Organizational Change and the Daily Five Minutes

Last week Kim Payton added his comments to our December Ho‘ohana, and I encourage you to take a look at his “human prism” of responses: when you encounter change, where might your colors be? Truth be told, I’ve had all three of the reactions he describes. However I have a new goal to always be the “response able” person — love the term and all it suggests.

However my first vote will always be for pro-activity versus re-activity: let’s all be “change drivers.” As Kim points out, this connection is way too good for us to pass up:

Positive change = new learning = new confidence with all kinds of change.

As Managing with Aloha makes its way from bookstore shelves to you, I’m able to feel like a holiday-enthralled child who gets to open early Christmas presents: my Christmas tree is my inbox, and I’m finding emails from new readers nearly every day — such a wonderful thing! So what does that have to do with change? Well, so far, there seems to be one tool suggested in my book getting the most affirmative votes once managers try it for themselves, and that’s the Daily Five Minutes. For instance, this story was just sent to me a few days ago:

“I’m into my second reading of your book and highlighting more things that are becoming significant to me and I must confess that after 27 years in the industry and thinking that I knew a lot, your book is like “going back to school all over again!”   It has really opened my eyes to how I’m interacting with my managers and employees and how our managers interact with one another and their respective employees.   I used your “Daily Five Minutes” today with one of our Guest Service Agents who is really in tune with the cultural significance of the area that we “occupy” and we talked story for well…more than 5 minutes.   Knowing his interest and the pride he has in his cultural heritage, I’ve asked him to do more research and to bring back his learning to the property.   I promised him the opportunity to share his knowledge with our other GSA’s and managers so that we can begin to understand “our sense of place”.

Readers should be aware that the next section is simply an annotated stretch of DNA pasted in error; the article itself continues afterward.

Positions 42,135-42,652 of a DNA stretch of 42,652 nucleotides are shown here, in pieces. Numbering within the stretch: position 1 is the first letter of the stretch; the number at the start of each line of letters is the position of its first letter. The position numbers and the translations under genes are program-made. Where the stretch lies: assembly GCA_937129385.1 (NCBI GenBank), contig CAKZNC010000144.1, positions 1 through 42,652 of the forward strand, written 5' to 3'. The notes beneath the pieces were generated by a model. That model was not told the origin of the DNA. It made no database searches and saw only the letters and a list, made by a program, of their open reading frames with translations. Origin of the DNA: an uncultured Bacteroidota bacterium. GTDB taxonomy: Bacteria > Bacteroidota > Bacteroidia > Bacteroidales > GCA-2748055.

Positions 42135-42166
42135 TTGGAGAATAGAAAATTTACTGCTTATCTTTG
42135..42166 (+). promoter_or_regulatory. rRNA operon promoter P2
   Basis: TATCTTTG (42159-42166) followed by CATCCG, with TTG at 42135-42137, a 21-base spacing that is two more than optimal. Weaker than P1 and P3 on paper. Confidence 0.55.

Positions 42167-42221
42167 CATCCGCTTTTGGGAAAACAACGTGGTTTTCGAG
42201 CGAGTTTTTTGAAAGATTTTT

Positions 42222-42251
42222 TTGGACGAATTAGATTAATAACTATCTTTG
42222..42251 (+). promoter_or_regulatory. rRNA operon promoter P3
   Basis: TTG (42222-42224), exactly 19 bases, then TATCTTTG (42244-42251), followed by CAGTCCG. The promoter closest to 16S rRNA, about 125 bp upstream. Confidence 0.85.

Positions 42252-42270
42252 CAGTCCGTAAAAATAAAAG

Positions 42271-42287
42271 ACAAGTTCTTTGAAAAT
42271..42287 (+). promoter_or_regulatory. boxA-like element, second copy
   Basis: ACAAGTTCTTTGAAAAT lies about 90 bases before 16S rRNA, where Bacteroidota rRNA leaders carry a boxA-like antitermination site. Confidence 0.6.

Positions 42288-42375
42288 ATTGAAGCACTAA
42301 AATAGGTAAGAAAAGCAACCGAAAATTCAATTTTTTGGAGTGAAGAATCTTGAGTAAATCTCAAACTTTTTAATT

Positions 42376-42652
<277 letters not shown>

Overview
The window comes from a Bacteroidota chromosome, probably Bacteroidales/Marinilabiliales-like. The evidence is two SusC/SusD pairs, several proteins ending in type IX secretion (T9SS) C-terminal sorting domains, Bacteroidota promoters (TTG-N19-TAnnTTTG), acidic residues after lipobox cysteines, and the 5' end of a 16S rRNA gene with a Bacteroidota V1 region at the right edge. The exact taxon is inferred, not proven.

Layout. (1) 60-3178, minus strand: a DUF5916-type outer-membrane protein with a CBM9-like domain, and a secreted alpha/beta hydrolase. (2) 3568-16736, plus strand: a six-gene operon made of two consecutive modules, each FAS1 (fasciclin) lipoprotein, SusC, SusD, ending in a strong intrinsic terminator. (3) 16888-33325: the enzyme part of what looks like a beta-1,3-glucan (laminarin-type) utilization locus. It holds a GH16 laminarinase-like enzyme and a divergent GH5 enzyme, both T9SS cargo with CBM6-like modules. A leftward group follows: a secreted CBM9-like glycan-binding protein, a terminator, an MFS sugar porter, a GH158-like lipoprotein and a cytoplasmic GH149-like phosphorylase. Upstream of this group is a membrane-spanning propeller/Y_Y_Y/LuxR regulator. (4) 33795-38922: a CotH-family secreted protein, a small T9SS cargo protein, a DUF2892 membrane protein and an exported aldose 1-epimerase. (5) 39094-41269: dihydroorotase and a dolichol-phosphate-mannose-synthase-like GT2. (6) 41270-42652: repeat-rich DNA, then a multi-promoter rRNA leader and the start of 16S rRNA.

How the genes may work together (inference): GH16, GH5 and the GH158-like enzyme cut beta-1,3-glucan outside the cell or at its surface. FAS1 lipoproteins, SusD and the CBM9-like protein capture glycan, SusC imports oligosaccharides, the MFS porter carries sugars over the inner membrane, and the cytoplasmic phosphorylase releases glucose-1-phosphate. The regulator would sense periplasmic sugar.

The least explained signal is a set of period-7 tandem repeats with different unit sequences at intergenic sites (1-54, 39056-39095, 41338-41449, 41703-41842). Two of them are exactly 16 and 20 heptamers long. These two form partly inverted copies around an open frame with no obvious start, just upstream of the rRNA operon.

This is only a start, but it’s an exciting one!   Can’t wait for our next manager’s meeting when we just talk about the value of Aloha.   I’m blessed with a staff of managers and employees who take pride in what they do and who they represent and I believe that we can take the next step towards understanding ourselves better by incorporating some of the values you have shared in your book.” — Mike Tasaka

With the Daily Five Minutes in your manager’s toolbox, everyone in your organization can be groomed to be a good change driver. Over time (and not much time) the Daily Five Minutes grooms employees to be business partners, and it creates a healthy habit that grooms continuous feedback. “Taking Five” nourishes all three of the suggestions Kim shares, as things he’s discovered which really help people deal with organizational change:

  • Making leadership more approachable, and helping leaders themselves with daily practice in accepting feedback of all kinds

  • Providing a forum for essential, detail, and personal communication, a communication that flows two ways and not just top-down

  • Providing support in helping people talk about and deal with whatever they may fear with change, for the Daily Five Minutes is all about committing to relationships that are built on trust.

There was one sentence in Kim’s comments that jumped off the screen at me:

“I encounter many people who seem almost constitutionally suspicious of management, as if, to trust management, they have to become somebody else that they would not recognize.”

Sound all too familiar?

The Daily Five Minutes gives management a new persona, one that is familiar, safe, trust-worthy, and responsive. And yes, it does encourage employees to be somebody else they may not recognize within them — your new business partners. Try it.

For today, catch up with our Ho ‘ohana on Organizational Change. (First post, Kim’s essay, Second post, this is the Third Post.) Meanwhile, I’ll prepare another book excerpt on the Daily Five Minutes for you tomorrow. For those of you who already have Managing with Aloha, you’ll find I introduce the Daily Five Minutes on page 145 with the value of ‘Ike loa, to seek knowledge and wisdom. Read page 187 too.